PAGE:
Climate change: What is the GCC's role in this equation
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Climate change: What is the GCC’s role in this equation

Climate change: What is the GCC’s role in this equation

The region needs to capitalise on the economic benefits of the sustainable energy industry

For the United Nation’s 26th Climate Change Conference (COP26), countries were asked to come to the event with innovative plans that address growing threats around extreme weather events, economic instability, and climate refugees.

Many are sceptical about whether COP26 will have a meaningful impact; Industrialised countries have come under heavy criticism for committing to broad and inefficient pledges that don’t rise to the seriousness of the occasion. In order to mitigate the most serious impact of climate change, each country’s commitments must intentionally draw on their unique position and resources.

As wealthy, stable, investor-friendly economies, the GCC needs to capitalise on the economic benefits of the sustainable energy industry and provide support for the wider region.

The GCC is uniquely positioned to lead through:

1. High-yield natural resources
Famous for their hydrocarbon reservoirs, the GCC has abundant access to other natural resources, most notably solar energy. Sitting in the centre of the global sunbelt, the GCC has some of the highest solar exposures in the world. Large areas of flat land are readily available for constructing large-scale areas with solar panels; plants in the region can expect an impressive 1,750 to 1,930 hours of full-load operation annually.

The lack of historic urgency has delayed the region’s transition to sustainable energy, but with an annual 8 per cent increase in electricity demand – meaning capacity needs to double every decade  – the need to rapidly transition cannot be ignored. Renewable sector FDI into emerging regions saw a 40 per cent increase between 2014 and 2019, a trend consistent with growth in the Middle East. Renewable energy generation is becoming more cost effective and the GCC has an opportunity to seize that is too great to miss.

2. Ambitious diversification plans 
There are around 30 real estate mega projects in progress in the GCC, with investment totaling $1 trillion. The growing excitement surrounding these epic projects can be easily justified, but with buildings contributing 17.5 per cent of global greenhouse gas emissions, the GCC should adopt circular economy practices at the foundation of their economic diversification and infrastructure plans. Some projects are already progressing in this space, such as:

  • On Saudi’s West Coast, Neom’s The Line and the Red Sea Project are two giga projects which are expected to be powered 100 per cent by clean energy.
  • FIFA World Cup Qatar 2022: Stadiums are built using sustainable building standards, committing to achieve a minimum 4-star certification for the design and construction management.
  • Expo 2020 Dubai: Renewable energy systems were installed with a total capacity of 5.5 MW on permanent buildings. 90 per cent of materials have been procured in line with the sustainable materials guidelines.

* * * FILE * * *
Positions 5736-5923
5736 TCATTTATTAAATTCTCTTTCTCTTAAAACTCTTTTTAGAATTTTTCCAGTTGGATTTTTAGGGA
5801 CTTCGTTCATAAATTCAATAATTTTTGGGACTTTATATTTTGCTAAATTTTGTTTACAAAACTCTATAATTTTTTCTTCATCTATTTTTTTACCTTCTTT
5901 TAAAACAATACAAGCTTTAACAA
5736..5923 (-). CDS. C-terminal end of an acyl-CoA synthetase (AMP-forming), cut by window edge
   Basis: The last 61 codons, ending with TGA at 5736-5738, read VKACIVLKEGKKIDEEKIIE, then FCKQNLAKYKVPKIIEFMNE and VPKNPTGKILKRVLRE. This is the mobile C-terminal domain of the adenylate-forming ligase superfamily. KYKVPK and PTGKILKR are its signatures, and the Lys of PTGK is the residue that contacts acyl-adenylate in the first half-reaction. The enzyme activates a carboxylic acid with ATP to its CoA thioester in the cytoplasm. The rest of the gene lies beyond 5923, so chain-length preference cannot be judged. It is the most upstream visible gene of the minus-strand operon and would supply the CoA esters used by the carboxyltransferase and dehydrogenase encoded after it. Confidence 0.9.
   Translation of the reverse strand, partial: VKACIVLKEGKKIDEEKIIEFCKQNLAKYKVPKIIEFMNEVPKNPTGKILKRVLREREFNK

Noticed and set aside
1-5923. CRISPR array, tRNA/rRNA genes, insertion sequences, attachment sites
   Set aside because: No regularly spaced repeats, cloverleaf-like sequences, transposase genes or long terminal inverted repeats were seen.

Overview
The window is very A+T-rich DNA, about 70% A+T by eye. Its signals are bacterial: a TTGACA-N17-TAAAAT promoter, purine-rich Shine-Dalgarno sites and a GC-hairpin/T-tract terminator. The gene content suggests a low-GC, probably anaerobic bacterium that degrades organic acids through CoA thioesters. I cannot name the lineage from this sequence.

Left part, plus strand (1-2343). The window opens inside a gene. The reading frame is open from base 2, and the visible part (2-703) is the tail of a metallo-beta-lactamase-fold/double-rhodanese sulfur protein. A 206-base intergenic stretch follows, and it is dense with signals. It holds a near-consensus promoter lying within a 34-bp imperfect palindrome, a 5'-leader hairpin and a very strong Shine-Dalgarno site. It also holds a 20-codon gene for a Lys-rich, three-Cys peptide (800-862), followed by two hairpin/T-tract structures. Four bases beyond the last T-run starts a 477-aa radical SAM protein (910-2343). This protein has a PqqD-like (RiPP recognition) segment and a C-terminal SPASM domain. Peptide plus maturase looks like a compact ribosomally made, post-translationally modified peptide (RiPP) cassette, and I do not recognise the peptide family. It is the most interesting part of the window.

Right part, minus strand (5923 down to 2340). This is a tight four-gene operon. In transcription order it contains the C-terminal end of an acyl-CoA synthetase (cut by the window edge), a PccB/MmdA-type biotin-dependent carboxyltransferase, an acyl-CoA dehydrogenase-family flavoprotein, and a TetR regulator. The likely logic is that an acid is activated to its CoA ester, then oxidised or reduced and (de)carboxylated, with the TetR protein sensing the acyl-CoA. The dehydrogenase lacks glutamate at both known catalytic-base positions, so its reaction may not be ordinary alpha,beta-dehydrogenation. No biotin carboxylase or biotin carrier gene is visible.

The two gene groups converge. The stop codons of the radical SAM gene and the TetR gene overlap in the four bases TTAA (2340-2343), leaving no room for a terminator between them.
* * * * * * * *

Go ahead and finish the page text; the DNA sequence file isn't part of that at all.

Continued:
3. Strong regional alliances
The highly anticipated Middle East Green Initiative Summit took place recently, aimed at accelerating knowledge sharing, driving green investment, strengthening regional alliances, and fostering climate diplomacy. All evidence points to one reality: a united GCC is an effective GCC.

Two primary opportunities stand out for the region:

  • An increase in green jobs: The GCC’s renewable energy targets could create an average of 140,000 direct jobs annually. For giga projects to succeed, there will be increased demand for skilled labour.
  • Region specific challenges: Intensive investment in R&D can be disseminated across the wider Middle East and can act as blueprints that address region-specific challenges for countries that are not able to invest similar R&D funding.

The region needs to act fast as carbon emissions are rising, and the opportunity cost of inaction is too great to be ignored:

Not only are valuable opportunities ripe for the taking, but there is too much at stake if the GCC doesn’t act soon – the most pressing regional issues include:

1. Water scarcity: It isn’t hard to imagine that 14 of the 33 ‘most likely water-stressed countries’ in 2040 are in the Middle East. The GCC relies on desalination plants for their water supplies, but the majority of the plants remain energy-intensive. While the population has almost doubled in recent decades, the water reserves have severely depleted.

2. Food security: The GCC doesn’t have significant control over their food sources and relies on high levels of imports. Approximately 85 per cent of the region’s food is imported. Achieving food security is built into national priorities but the challenge will not get easier as climate change impacts crop production worldwide.

3. Lost investment opportunities: Companies are increasingly basing their investment decisions on sustainability. BlackRock, the world’s biggest asset manager who has more than $7 trillion under management, announced it will exit all investments considered to have a “high sustainability risk”.

Conclusion
The cost of transitioning to sustainable energy will be paid either now or in the decades to come – the only question is how much will the cost be? Government entities in the GCC are already demonstrating remarkable growth in capitalising on their unique position to secure a strong and sustainable future not only for themselves but also for their neighbours in the wider Middle East.

Noha Aldhahri is a consultant at OCO Global

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